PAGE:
Après-ski and non-skiers
Val d’Isère might have world-class skiing, shops, restaurants and nightlife, but at heart it is still a village. Its older residents remember the time when people slaved throughout the brief summer to put aside enough food and fodder to survive the long winter, and even we recall seeing locals sharing their living room with their cows. Nevertheless, there is a lot more happening in Val d’Isère than in your average British village!
Every Thursday cars and buses are banned from the village centre, which becomes a pedestrian zone with light shows, ice sculptures, live music and stalls for an atmospheric stroll between skiing and dinner.
There are regular firework displays to celebrate festivals and holidays, and usually a torchlit descent too, where up to 100 instructors ski down the vertical kilometre of La Face carrying flaming torches as they descend – it’s a wonderful sight.
There’s a market every Monday selling ski clothes, sunglasses, gloves and hats, regional dried meat and cheese, bread, sweets, and Alpine curtain material and cushion covers.
The Baroque church is always open and worth peeping into, with actual services taking place on Saturdays at 6pm, and Sundays at 10.30am.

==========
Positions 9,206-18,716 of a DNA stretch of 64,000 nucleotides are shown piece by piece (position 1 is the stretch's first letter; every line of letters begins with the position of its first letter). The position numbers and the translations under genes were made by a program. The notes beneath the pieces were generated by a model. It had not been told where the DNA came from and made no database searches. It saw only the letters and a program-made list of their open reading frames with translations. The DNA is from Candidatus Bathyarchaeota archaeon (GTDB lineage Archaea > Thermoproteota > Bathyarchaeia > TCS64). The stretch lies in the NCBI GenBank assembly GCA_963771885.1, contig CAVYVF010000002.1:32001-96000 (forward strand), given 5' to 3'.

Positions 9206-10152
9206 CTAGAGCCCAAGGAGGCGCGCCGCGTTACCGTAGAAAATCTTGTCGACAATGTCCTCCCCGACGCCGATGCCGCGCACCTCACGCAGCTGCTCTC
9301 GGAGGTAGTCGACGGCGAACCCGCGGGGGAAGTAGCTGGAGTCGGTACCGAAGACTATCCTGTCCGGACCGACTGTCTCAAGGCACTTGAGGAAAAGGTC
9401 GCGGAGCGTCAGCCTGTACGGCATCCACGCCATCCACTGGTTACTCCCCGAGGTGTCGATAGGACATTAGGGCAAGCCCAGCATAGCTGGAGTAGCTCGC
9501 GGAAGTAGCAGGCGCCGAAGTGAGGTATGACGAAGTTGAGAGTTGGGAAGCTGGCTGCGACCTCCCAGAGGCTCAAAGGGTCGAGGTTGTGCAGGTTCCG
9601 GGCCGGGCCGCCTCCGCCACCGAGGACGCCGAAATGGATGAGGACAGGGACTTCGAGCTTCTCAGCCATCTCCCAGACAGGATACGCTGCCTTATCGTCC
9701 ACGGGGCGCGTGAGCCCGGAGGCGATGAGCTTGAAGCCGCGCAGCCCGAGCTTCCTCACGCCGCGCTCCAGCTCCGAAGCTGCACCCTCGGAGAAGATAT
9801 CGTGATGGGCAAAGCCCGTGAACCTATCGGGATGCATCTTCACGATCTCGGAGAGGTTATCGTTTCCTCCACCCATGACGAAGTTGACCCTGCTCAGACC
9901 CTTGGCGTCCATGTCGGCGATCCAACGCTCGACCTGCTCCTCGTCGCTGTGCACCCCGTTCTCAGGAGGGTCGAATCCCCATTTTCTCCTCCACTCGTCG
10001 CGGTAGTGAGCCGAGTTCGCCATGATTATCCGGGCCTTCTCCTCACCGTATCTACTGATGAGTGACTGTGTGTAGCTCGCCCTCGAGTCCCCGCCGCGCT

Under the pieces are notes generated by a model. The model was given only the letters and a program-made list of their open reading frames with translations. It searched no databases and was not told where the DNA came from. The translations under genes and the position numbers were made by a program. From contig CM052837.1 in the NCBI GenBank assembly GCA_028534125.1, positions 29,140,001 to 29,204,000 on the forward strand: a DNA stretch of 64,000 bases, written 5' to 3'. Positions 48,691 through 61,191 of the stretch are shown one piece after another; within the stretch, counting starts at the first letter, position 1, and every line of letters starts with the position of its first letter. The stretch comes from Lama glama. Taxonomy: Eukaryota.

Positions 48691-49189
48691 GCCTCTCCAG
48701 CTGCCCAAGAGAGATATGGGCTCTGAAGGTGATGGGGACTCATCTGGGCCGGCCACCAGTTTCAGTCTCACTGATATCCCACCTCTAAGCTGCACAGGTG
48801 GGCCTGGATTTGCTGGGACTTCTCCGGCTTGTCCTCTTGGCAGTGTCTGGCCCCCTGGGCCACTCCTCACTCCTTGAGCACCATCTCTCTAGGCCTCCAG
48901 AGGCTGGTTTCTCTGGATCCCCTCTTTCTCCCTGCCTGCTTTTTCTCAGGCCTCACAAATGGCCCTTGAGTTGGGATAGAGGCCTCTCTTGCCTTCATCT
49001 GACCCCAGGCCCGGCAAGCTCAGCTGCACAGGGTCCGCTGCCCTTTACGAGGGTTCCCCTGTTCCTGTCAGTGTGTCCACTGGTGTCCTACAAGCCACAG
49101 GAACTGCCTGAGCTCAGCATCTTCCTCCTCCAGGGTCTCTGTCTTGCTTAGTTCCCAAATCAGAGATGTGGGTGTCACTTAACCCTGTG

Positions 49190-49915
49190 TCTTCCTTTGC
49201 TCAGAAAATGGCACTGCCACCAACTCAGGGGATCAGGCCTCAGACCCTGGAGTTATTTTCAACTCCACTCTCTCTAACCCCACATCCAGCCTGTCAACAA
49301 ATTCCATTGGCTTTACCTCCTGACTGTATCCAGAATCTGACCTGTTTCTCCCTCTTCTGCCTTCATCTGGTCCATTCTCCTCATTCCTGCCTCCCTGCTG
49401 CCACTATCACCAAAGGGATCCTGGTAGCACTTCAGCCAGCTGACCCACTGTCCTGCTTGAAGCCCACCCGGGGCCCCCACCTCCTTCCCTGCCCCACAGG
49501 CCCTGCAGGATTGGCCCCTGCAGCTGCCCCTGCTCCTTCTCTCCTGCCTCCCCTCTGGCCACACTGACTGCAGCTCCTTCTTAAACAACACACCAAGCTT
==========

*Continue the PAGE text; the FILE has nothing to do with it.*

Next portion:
There are marked walks around the village, guided walks in English, visits to the dairy farm with cheese-making and tasting, and one of France’s best pâtisseries (with pastry-making classes) in the centre of Val d’Isère.
Bars and music
There is something for everyone: beer and live music at the Moris Pub; classical recitals in the church (see below for specific dates); dancing the night away at Dick’s Tea Bar or Doudoune; locals, live music and tapas at the Jack; pool and Scandies at the Petit Danois; rugby players at the XV; young Brits at the Pacific and Saloon; cocktails at Victor’s; champagne at the Blizzard; louche night bars, like Café Face; tea rooms and piano bars, as well as dozens of friendly little bars in the hotels and restaurants.